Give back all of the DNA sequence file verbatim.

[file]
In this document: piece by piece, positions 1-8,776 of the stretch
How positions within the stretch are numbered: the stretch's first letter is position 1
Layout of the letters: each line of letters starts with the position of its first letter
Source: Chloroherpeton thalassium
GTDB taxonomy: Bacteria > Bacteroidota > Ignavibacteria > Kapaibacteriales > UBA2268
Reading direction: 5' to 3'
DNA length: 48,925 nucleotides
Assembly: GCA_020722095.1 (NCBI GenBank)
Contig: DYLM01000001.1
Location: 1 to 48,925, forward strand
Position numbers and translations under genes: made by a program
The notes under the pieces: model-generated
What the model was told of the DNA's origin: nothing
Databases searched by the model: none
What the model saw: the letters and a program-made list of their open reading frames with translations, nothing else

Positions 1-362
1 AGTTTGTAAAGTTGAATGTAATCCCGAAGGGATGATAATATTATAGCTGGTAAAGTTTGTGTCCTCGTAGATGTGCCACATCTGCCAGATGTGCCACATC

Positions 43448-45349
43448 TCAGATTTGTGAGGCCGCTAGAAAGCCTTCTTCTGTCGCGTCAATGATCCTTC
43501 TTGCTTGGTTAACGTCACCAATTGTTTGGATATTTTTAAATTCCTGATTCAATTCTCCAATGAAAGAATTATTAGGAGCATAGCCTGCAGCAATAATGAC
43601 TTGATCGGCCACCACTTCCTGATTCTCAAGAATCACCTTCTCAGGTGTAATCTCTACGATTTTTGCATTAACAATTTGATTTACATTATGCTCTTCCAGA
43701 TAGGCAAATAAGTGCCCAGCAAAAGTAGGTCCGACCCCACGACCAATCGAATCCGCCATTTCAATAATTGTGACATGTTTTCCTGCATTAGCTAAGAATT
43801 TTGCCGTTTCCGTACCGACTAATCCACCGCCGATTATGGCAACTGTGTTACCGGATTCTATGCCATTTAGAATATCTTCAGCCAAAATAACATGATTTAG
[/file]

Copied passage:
In this document: piece by piece, positions 1-8,776 of the stretch
How positions within the stretch are numbered: the stretch's first letter is position 1
Layout of the letters: each line of letters starts with the position of its first letter
Source: Chloroherpeton thalassium
GTDB taxonomy: Bacteria > Bacteroidota > Ignavibacteria > Kapaibacteriales > UBA2268
Reading direction: 5' to 3'
DNA length: 48,925 nucleotides
Assembly: GCA_020722095.1 (NCBI GenBank)
Contig: DYLM01000001.1
Location: 1 to 48,925, forward strand
Position numbers and translations under genes: made by a program
The notes under the pieces: model-generated
What the model was told of the DNA's origin: nothing
Databases searched by the model: none
What the model saw: the letters and a program-made list of their open reading frames with translations, nothing else

Positions 1-362
1 AGTTTGTAAAGTTGAATGTAATCCCGAAGGGATGATAATATTATAGCTGGTAAAGTTTGTGTCCTCGTAGATGTGCCACATCTGCCAGATGTGCCACATC

Positions 43448-45349
43448 TCAGATTTGTGAGGCCGCTAGAAAGCCTTCTTCTGTCGCGTCAATGATCCTTC
43501 TTGCTTGGTTAACGTCACCAATTGTTTGGATATTTTTAAATTCCTGATTCAATTCTCCAATGAAAGAATTATTAGGAGCATAGCCTGCAGCAATAATGAC
43601 TTGATCGGCCACCACTTCCTGATTCTCAAGAATCACCTTCTCAGGTGTAATCTCTACGATTTTTGCATTAACAATTTGATTTACATTATGCTCTTCCAGA
43701 TAGGCAAATAAGTGCCCAGCAAAAGTAGGTCCGACCCCACGACCAATCGAATCCGCCATTTCAATAATTGTGACATGTTTTCCTGCATTAGCTAAGAATT
43801 TTGCCGTTTCCGTACCGACTAATCCACCGCCGATTATGGCAACTGTGTTACCGGATTCTATGCCATTTAGAATATCTTCAGCCAAAATAACATGATTTAG